“The first step on the road to success is building a network¹” – well that is what Sir Richard Branson said, and of course you would expect no less, coming from the founder of one of the biggest network brands in the universe. Sure, with a net worth of five billion dollars², I certainly take his point on board. However, building a business network often takes investment of valuable time and budget that not all of us have access to. Despite Sir Branson’s success, as the owner of independent agency Agent99 PR, I haven’t been completely convinced that this is the best use of my time and resources.
Take Benjamin Franklin on the other hand- a leading author, printer, politician, scientist, inventor, civic activist, and diplomat, and also rated one of the fifty greatest entrepreneurs of all time³. Do you think Franklin had time to meander through industry conventions, sign up to business groups and make chitchat around the finger buffet at organised networking evenings? I think not.
In launching and growing my business, I have clearly understood the importance of networking to start-ups and small businesses to cement your presence in your industry, rub shoulders with key players and open doors to unimaginable business opportunities. However, the key is to be strategic in order to conserve resources and energy.
Make friends with your competition: They do say keep your friends close but your enemies’ closer- in my case I keep both very close to hand. At the same time as launching Agent99 PR, one of my closest friends founded a Sydney based public relations agency. We have always used this to our advantage, by suggesting contacts, sharing business advice, industry advances and encouraging each other with similar goals.
Plan, aim and get straight to the point: The receptionist may be super friendly, but unless she is related to the CEO of News Limited or first cousin to Donatella Versace, she may not be a true candidate to your networking group. Listing, researching and targeting players is key to steering time wasting and pointless chit chat. Brainstorm goals and think of more obscure industry players which may be your way in to achieving these. Consider: what part of your business would you like to improve? Will you develop further relationships? Will this be the gateway to further business opportunities?
Step up your communication with social media channels: LinkedIn, Facebook, Google+ and Twitter are quick and accessible tools to interact with fellow peers, trade experts and business pursuits. Be proactive in following and liking key players, commenting around trends and news stories, and responding and starting conversations with newcomers on your own business accounts.
Dismiss contacts that you already know: So you have scored the mobile number with of a top tier journo, socialite or executive- you have made it this far so why stop there? Business networking is a bit like dating- you need to go on more than one date to get the goods. Call me old fashioned, but putting time into a few solid relationship is a sure set way to secure sustainable results. Arrange coffee meetings and lunches with existing contacts and you never know; it might just pay off a couple of months down the line.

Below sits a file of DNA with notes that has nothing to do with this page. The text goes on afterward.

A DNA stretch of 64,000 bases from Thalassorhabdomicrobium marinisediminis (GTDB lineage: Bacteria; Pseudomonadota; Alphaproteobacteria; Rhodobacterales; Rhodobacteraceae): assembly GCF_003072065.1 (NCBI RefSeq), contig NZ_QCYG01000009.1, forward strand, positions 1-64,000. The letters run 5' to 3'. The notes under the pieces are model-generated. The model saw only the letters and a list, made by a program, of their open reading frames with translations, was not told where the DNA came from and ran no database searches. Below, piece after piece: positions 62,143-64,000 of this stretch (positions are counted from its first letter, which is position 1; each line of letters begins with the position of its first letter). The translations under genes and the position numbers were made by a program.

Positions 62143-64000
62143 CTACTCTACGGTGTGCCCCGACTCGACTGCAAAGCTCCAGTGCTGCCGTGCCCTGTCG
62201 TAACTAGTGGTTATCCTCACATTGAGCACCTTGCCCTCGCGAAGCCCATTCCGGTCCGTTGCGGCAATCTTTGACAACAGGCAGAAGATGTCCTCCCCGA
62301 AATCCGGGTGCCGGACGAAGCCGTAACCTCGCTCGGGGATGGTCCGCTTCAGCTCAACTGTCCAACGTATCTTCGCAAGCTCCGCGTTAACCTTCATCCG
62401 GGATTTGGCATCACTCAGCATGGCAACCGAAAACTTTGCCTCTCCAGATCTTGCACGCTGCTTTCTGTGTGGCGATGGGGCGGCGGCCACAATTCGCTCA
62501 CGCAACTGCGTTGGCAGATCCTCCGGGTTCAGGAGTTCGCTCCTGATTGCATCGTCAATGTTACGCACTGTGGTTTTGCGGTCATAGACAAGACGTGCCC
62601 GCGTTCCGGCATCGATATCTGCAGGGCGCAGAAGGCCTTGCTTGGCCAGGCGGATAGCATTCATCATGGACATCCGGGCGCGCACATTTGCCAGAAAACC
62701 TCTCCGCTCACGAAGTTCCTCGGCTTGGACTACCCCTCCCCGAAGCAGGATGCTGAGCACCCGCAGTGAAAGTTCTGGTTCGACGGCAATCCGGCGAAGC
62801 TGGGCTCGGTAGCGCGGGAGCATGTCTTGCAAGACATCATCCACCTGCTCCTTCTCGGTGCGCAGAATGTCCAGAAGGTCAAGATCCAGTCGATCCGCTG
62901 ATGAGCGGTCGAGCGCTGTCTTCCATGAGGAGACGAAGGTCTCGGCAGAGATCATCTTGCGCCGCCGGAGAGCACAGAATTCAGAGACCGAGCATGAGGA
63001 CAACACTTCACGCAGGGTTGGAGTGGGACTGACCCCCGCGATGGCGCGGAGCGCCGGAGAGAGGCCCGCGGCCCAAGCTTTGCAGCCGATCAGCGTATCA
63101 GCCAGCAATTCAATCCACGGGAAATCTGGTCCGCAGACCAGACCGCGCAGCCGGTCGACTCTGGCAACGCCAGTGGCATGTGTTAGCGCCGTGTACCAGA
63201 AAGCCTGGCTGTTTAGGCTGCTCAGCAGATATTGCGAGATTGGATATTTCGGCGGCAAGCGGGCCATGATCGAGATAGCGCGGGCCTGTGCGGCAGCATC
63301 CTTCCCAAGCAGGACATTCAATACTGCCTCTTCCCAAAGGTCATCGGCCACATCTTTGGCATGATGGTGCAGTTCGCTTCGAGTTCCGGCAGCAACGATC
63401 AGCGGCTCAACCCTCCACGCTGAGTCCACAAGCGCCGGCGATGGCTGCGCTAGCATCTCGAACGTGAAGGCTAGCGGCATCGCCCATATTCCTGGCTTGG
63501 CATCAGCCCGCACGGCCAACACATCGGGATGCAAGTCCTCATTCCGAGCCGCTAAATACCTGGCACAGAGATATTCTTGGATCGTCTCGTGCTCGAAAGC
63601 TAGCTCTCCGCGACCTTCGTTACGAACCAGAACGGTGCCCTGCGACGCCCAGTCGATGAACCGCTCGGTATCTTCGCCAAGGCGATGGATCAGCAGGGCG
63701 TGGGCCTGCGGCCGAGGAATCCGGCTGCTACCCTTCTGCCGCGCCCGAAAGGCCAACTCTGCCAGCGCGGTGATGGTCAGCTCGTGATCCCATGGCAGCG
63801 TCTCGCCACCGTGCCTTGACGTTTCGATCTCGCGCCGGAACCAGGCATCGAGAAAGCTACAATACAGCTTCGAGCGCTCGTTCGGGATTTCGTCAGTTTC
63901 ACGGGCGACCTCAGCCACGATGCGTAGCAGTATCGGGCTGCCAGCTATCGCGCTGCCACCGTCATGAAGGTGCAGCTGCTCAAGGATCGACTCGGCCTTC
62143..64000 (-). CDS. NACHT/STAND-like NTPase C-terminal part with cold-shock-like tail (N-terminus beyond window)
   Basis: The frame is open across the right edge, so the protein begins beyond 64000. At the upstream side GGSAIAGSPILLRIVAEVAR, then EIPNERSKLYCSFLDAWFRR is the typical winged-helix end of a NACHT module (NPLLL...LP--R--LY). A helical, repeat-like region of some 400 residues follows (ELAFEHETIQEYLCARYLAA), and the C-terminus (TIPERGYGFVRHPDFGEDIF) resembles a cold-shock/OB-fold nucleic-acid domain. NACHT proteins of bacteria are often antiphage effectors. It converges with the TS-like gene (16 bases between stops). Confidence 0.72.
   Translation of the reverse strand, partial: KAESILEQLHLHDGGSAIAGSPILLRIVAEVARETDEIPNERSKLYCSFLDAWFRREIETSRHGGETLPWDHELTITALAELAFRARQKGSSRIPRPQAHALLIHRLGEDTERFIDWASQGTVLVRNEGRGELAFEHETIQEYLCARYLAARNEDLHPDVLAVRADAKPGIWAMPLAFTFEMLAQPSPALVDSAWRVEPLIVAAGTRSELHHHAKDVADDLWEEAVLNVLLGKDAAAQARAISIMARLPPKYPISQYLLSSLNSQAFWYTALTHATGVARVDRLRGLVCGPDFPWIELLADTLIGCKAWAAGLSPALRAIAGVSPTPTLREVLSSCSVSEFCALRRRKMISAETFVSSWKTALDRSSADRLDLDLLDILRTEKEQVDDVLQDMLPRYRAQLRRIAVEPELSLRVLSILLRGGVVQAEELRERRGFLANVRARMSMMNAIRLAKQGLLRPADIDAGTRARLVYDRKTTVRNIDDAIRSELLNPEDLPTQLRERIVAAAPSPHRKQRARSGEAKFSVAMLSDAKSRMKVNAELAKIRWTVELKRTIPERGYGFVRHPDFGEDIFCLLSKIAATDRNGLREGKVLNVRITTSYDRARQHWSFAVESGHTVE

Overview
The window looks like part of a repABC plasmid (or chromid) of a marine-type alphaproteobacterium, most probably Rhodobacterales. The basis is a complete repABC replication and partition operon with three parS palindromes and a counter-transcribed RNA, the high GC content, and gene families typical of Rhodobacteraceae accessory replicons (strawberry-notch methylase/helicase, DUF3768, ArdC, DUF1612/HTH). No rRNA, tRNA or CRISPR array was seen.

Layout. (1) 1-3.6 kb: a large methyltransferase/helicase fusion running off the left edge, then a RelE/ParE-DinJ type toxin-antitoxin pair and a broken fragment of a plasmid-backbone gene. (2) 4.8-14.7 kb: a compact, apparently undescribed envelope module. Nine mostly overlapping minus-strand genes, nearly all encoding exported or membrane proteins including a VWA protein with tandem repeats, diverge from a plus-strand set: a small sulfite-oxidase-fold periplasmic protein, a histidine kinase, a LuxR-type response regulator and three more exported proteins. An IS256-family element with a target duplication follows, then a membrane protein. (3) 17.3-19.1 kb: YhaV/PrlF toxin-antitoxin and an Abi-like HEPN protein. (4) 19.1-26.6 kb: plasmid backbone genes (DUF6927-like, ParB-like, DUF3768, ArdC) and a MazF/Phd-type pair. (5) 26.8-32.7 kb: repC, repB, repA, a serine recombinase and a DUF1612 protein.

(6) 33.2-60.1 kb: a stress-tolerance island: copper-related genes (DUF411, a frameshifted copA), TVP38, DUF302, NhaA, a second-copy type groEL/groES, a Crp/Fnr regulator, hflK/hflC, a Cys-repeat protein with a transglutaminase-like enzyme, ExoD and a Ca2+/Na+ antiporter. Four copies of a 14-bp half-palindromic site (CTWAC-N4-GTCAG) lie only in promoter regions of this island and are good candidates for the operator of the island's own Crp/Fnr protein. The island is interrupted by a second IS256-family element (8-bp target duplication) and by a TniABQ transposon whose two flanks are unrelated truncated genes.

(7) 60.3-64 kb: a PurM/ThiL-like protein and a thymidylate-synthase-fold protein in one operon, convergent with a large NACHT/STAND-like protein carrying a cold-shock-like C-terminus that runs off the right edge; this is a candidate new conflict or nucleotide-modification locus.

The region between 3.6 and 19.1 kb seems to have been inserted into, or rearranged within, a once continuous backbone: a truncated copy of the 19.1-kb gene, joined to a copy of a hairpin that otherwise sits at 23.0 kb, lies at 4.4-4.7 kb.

Let your contact list expire: Particularly in public relations, contacts are forever changing thus it is vital to keep up-to-date with role changes, resignations and promotions to stay in the loop. Ensure that your contact list is relevant by signing up to trade newsletters and monitoring leading websites for up-to-the-minute details around movement in your industry.
Use the same method of communication for everyone: Tweets, comments, videos, emails, phone calls, business cards, or plain face-to-face meetings; there is a whole assortment of ways to approach people in this day and age. The important thing to remember is everyone has a preference, so assess which method of communication is most affective for the individual.
Waste time at untargeted networking events: If you are going to make the effort to attend an event to network, do your homework and make sure that your target audience will be there. Ask for a guest list ahead of time and decide who you want to meet. Arrive early and make sure that you seek them out and introduce yourself. Otherwise, you’ve just wasted another $150 on a fancy hotel lunch that you just didn’t need!
Sharon Zeev Poole is Agency Director of Agent99 Public Relations. Having worked all over the world on high profile brands such as Warner Bros. Pictures and Starbucks Coffee for over 13 years, Sharon founded Agent99 Public Relations in January 2007.
An agency built on strong strategic and creative credentials, Agent99 is in constant pursuit of the unconventional, routinely implementing bold brand campaigns that capture national attention in unexpected ways. Committed to achieving unbeatable results, Sharon is always innovating to keep the agency one step ahead of the competition.
Today, Agent99 represents an enviable list of lifestyle, consumer and business-to-business clients across the food and wine, travel, health, beauty, online and non-for-profit spaces.
Some of these include: Broke Fordwich Wine & Tourism Association, Hunter Valley Wine and Tourism Association, Life Changing Experiences Foundation and SISTER2sister Program, MyHouse Homewares, SCA Hygiene Australasia (Tena), USANA Health Sciences, Dr. Jason Fox- The Game Changer, Josh Masters- Why Property Why Now.
The Agency, which is unstoppable in its efforts, was recognised for the creativity and quality of its work, earning a finalist position in the 2011 City of Sydney Business Awards.
Sharon and her team’s efforts do not end here. Over the past two years, the agency director has provided multiple lectures to Marketing (Masters) and MBA students at the University of New South Wales as means of informing and encouraging students who are hoping to break into the industry some day.